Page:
It will likely come as no surprise that the large majority of – if not all – people in Wales can speak English. While Welsh is one of the oldest living languages in Europe, English, along with Flemish, first rooted itself in small enclaves in southwest Wales as far back as the 12th century. By the late medieval period (1250 to 1500 AD), the Welsh Marches (or borders) had a multilingual character, with Anglo-Norman French, Middle English, and Welsh being spoken in towns.
But it was the industrial revolution of the 18th century that created a phenomenal language shift in Wales, one that saw the beginnings of decline in the Welsh language in favour of English. Although for the large part the language shift developed through population movements throughout Wales and the UK, overt government efforts – including language policies like the 1847 Inquiry into the State of Education in Wales (less affectionately known as the Treachery of the Blue Books) – also played their part in placing emphasis on English usage over Welsh.
Ultimately, a new “contact variety” of English developed: Welsh English. Today, you can still hear a lot of the Welsh language influence within this English dialect’s sounds and structure. There’s no shortage of borrowed words in this dialect that have come straight from the Welsh language. Bach (small), cariad (love), and twp (stupid) are just a few. But some of the most commonly known “Welsh” words aren’t Welsh at all. Though they have fast become part of the Welsh English dialectal language, they actually have very different origins.
1. Cwtch or cwtsh /kʊtʃ/
Today, cwtch is arguably one of the most recognised “Welsh” words. Meaning an affectionate cuddle, or a small storage space, it has overtaken “lush” or “tidy” to be the most championed word of Welsh English speakers today.
The word is a perfect example of what sociolinguists call an enregistered word, where the linguistic feature has risen from unconscious obscurity. It has gone from being barely acknowledged, even if it was used frequently, to a point where speakers acknowledge the feature as being unique to themselves, and one that defines the dialect.
It’s become socially enshrined in modern Wales, and yet it is not strictly a Welsh language word. Although it was adopted from the Welsh “cwts” (the noun for both “kennel” and “cuddle”) into Welsh English, cwts found its way into Welsh from the Middle English “couche”, which meant “to put in place”. Where did the English speakers get it from? Well, from the French “coucher”, a descendent of the Latin “collocāre”.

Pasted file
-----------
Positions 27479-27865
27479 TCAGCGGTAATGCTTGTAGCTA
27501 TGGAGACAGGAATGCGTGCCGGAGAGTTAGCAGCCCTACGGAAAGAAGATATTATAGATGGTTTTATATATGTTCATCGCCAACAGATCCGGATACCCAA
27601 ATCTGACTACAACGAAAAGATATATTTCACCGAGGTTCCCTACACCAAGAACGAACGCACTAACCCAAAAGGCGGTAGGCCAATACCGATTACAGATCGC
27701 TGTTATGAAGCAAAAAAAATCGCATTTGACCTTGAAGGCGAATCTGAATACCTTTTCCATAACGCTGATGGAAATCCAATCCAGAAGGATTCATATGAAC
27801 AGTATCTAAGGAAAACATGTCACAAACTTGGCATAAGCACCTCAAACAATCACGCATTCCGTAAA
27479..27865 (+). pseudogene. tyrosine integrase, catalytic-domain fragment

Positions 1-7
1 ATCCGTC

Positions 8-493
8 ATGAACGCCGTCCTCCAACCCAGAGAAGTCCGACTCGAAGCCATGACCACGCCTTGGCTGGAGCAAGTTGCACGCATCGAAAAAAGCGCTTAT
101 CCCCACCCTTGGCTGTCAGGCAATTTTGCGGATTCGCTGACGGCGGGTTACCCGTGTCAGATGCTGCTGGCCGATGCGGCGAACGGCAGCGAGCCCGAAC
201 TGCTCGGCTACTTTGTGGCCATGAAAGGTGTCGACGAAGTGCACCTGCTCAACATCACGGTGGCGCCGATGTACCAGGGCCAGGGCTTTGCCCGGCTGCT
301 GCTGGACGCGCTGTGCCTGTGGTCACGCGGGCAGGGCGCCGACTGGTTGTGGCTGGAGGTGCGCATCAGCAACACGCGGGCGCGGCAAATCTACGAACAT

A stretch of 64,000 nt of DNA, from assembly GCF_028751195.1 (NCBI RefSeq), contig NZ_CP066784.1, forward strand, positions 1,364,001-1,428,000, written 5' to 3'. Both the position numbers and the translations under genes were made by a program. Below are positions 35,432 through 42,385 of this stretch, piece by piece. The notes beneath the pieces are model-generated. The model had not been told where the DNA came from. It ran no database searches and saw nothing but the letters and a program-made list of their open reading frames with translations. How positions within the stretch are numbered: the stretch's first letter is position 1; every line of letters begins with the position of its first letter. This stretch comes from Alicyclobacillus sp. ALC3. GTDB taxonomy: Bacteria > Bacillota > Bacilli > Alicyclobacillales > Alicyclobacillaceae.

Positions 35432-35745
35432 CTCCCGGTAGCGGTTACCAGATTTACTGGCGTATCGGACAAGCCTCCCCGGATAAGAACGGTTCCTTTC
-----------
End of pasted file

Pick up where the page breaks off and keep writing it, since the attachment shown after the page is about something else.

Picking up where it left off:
2. Scram /skræm/
Usually said of cats and children, the sharp word “scram” (to scratch with nails) is the perfect example of the opposite of enregisterment – speakers simply aren’t aware that it is a feature associated with their region.
Scram likely first found its way to Wales through the Flemish Dutch speakers once present throughout the Welsh Marches, who would have used the word “schrammen”, which means to graze. In 1898, Joseph Wright’s English Dialect Dictionary noted a small enclave of usage in the English county of Derby (with Northerners using scram in the sense “to rake”).
The word wasn’t recorded in Harold Orton’s Survey of English Dialects (1950-1961), but when David Parry surveyed Welsh English in his Survey of Anglo-Welsh Dialects (1968-1982), the term was very frequent. It was used through most of south Wales from Swansea to Cardiff, up to Brecon and eastwards towards Tintern.
3. Drive, the /dreɪv, ðə/
Referring to a bus or taxi driver as “drive” is something that many associate with modern Welsh English culture, and it is even regarded as a necessity by some to say “Cheers, drive” when alighting a vehicle. This certainly suggests that it’s an enregistered word. However, this linguistic shortening of “driver” also appears to have notable currency in Bristol, with a similar degree of enregisterment.
Sociolinguistically, this is not too surprising. The English city is in close proximity to southern Welsh urban centres, and easily accessible via transport routes. Studies have found dialectal language can “geographically diffuse” to urban locations from further afield, sometimes by these inter-city links, and occasionally unbeknown to one another.
4. Brammer or blemmer /brɑːmə/ /blemə/
Parry’s 1968-1982 dialect survey first recorded brammer and blemmer being used in urban centres such as Abergavenny and Newport. An adjective meaning fantastic or excellent, it has an appropriately fantastic origin.
The word likely derives from the Hindu god of creation, Brahma. And its adoption may be paired with another term that has been recorded in south Wales in the 1960s – “head sherang” meaning “the boss”, which derives partly from Urdu. Both of these phrases derive from the Indian subcontinent. The most likely explanation for how they ended up in south Wales – and other parts of Britain – points towards the 19th century, when Indian sailors settled in dock towns such as Cardiff. Much like the sailors themselves, a few borrowed words likely hopped ship and nestled within the English-speaking Welsh communities.